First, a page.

Thursday, February 7, 2008

Bush's Failure: Intelligence Chief Cites Qaeda Threat to U.S.

It must be an election year if the White House starts talking about the rising threat from al Qaeda. But what does this say about Bush's presidency, which has largely been focused on defeating the Jihadists? It means he failed at his principle responsibility. It also discredits the Iraq War which we have been told is being fought to keep al Qaeda from following us home:

Al Qaeda is gaining in strength from its refuge in Pakistan and is steadily improving its ability to recruit, train and position operatives capable of carrying out attacks inside the United States, the director of national intelligence told a Senate panel on Tuesday.

The director, Mike McConnell, told lawmakers that Osama bin Laden and his deputy, Ayman al-Zawahri, remained in control of the terrorist group and had promoted a new generation of lieutenants. He said Al Qaeda was also improving what he called “the last key aspect of its ability to attack the U.S.” — producing militants, including new Western recruits, capable of blending into American society and attacking domestic targets.

A senior intelligence official said Tuesday evening that the testimony was based in part on new evidence that Qaeda operatives in Pakistan were training Westerners, most likely including American citizens, to carry out attacks. The official said there was no indication as yet that Al Qaeda had succeeded in getting operatives into the United States.

The testimony, in an annual assessment of the threats facing the United States, was the latest indication that Al Qaeda appears to have significantly rebuilt a network battered by the American invasion of Afghanistan after the Sept. 11 attacks.

It follows a National Intelligence Estimate last summer that described a resurgent Al Qaeda, and could add fuel to criticisms from Democratic lawmakers and presidential candidates that the White House focus on Iraq since 2002 has diverted attention and resources from the battle against the Qaeda organization’s core.

Do We Have a Government at the Steering Wheel?

The economy is facing a crisis and the Congress can't seem to agree on what to do about it:

The fate of $600-$1,200 rebate checks for more than 100 million Americans is in limbo after Senate Republicans blocked a bid by Democrats to add $44 billion in help for the elderly, disabled veterans, the unemployed and businesses to the House-passed economic aid package.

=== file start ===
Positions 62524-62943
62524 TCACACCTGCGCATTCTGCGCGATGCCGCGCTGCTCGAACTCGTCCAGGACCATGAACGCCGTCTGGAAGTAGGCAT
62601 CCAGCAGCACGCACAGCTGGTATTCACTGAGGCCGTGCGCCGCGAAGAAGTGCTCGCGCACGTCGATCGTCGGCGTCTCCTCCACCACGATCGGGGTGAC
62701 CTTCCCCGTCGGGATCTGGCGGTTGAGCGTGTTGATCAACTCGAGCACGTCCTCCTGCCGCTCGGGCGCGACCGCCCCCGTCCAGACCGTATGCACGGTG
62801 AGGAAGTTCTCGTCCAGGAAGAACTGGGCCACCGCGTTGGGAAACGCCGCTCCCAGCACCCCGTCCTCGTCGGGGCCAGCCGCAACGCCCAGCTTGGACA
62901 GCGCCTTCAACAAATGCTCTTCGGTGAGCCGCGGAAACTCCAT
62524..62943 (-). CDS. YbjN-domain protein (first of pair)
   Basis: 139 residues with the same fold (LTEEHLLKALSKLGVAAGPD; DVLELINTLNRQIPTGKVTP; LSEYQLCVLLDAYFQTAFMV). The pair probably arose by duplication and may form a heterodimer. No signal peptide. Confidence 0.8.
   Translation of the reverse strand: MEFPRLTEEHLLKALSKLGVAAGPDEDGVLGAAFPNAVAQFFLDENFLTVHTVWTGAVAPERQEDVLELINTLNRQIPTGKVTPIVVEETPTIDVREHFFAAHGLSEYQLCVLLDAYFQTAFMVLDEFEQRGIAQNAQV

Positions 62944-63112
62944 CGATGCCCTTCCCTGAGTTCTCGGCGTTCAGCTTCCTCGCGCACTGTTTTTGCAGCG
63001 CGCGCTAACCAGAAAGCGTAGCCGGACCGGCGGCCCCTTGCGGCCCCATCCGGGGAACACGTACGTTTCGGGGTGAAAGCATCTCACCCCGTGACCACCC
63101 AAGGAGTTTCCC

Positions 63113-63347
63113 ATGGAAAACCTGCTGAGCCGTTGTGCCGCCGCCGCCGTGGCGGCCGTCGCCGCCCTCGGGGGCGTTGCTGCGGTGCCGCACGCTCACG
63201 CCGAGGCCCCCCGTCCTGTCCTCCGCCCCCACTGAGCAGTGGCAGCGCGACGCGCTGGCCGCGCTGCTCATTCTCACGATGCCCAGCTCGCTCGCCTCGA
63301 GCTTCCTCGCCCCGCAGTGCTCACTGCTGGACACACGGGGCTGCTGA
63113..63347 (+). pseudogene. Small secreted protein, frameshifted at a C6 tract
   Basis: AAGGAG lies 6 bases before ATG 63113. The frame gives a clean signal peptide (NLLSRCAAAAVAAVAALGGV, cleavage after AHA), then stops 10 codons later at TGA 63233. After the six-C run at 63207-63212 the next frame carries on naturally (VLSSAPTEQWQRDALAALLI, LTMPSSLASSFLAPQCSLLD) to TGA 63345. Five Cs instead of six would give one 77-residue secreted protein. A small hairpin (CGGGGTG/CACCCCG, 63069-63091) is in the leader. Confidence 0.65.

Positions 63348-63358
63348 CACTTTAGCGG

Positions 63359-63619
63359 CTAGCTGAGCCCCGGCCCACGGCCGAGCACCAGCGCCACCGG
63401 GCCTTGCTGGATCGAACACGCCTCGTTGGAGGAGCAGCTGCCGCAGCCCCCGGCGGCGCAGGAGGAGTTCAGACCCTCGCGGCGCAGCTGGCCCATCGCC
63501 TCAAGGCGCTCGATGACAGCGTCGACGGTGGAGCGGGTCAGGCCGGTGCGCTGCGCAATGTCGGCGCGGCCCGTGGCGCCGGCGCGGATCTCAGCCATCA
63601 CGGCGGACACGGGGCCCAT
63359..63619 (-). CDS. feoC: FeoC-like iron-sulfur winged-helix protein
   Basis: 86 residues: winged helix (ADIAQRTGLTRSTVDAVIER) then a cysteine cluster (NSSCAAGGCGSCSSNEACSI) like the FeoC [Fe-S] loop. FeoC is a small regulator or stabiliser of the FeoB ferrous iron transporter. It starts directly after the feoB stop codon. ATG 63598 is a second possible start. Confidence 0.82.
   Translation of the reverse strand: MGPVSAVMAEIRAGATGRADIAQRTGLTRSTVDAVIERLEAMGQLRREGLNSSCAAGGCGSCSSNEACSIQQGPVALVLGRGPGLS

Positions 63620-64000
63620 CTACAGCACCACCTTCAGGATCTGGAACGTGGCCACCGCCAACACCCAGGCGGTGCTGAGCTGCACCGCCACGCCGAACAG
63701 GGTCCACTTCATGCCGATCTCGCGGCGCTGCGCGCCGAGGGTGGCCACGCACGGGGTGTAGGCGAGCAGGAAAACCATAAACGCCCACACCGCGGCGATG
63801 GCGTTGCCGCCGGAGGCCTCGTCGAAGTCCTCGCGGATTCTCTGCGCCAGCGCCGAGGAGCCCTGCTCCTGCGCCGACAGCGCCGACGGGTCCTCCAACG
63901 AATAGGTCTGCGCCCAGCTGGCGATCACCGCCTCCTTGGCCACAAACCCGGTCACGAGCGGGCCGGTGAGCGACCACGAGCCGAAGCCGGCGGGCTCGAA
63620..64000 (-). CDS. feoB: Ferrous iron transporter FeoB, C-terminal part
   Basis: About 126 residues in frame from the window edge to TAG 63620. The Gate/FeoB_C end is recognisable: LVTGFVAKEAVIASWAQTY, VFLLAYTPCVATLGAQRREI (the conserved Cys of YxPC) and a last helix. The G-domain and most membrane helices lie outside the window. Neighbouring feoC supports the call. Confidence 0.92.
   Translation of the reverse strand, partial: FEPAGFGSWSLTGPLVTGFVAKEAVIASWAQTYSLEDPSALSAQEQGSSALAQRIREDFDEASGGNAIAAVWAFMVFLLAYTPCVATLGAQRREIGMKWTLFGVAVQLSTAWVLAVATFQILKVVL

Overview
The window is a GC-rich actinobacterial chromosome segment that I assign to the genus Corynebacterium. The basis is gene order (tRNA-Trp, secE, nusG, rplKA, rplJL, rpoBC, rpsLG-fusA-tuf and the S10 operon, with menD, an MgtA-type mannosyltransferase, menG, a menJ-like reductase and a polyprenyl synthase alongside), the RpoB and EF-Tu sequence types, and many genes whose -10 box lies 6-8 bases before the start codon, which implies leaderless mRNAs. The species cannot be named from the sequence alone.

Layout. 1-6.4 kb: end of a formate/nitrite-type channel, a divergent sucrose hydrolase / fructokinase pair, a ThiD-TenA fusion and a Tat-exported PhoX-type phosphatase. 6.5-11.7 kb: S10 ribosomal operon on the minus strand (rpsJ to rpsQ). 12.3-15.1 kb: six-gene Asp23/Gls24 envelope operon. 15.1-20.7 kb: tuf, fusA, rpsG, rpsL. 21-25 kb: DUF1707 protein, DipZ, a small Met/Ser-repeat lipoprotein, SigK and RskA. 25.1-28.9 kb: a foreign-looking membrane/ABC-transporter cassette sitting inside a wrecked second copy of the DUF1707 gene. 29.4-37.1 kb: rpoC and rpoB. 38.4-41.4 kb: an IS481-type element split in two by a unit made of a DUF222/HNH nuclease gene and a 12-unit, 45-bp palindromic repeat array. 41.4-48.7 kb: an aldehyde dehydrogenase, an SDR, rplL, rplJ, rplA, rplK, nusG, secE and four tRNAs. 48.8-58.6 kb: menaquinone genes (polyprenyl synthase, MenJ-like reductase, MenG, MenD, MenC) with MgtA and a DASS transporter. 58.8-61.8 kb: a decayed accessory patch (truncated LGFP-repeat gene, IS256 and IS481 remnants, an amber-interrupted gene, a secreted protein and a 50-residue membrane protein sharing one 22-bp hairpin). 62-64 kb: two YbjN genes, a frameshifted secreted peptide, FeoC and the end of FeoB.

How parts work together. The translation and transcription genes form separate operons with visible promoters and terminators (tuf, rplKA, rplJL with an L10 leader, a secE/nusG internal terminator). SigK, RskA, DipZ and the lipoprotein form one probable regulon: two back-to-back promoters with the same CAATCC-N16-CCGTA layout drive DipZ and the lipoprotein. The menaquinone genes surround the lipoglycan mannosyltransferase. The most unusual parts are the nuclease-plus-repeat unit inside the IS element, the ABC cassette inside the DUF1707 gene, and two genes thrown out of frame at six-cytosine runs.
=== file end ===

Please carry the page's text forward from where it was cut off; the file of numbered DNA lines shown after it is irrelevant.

GOP senators banded together Wednesday to thwart the $205 billion plan, leaving Democrats with a difficult choice either to quickly accept a House bill they have said is inadequate or risk being blamed for delaying a measure designed as a swift shot in the arm for the lagging economy.

The tally was 58-41 to end debate on the Senate measure, just short of the 60 votes Democrats would have needed to scale procedural hurdles and move the bill to a final vote. In a suspenseful showdown vote that capped days of partisan infighting and procedural jockeying, eight Republicans—four of them up for re-election this year—joined Democrats to back the plan, bucking GOP leaders and President Bush, who objected to the costly add-ons.

Democrats choreographed the vote for maximum political advantage, presenting their aid proposal as a take-it-or-leave-it proposition for Republicans and calling back their presidential candidates to make a show of party unity behind their stimulus plan. They calculated that Republicans would pay a steep price for opposing rebates for older Americans and disabled veterans, as well as heating aid for the poor, unemployment benefits and a much larger collection of business tax breaks than the House approved.

Then there is the collapsing war in Afghanistan:
NATO's top official rejected on Thursday U.S. concern that some member countries were not pulling their weight in the fighting in Afghanistan.

On a visit to troops in Afghanistan with British Foreign Secretary David Miliband, U.S. Secretary of State Condoleezza Rice kept up the pressure on reluctant allies to share the combat burden against the Taliban.

The government in Afghanistan is worried that they might be abandoned:
The Afghan government warned Thursday of "catastrophe" if NATO abandoned its mission as US Secretarary of State Condoleezza Rice and her British counterpart flew into the heart of the Taliban insurgency.

"The consequences of not finishing the job here, and we have seen them first-hand in the events of September 11, will be catastrophic for the region and the world," President Hamid Karzai's spokesman Homayun Hamidzada told AFP.

There has been rising debate among NATO allies about the fight against radical Taliban insurgents, with calls for more help from those in the thick of the fight in the volatile south and some threats to pull out.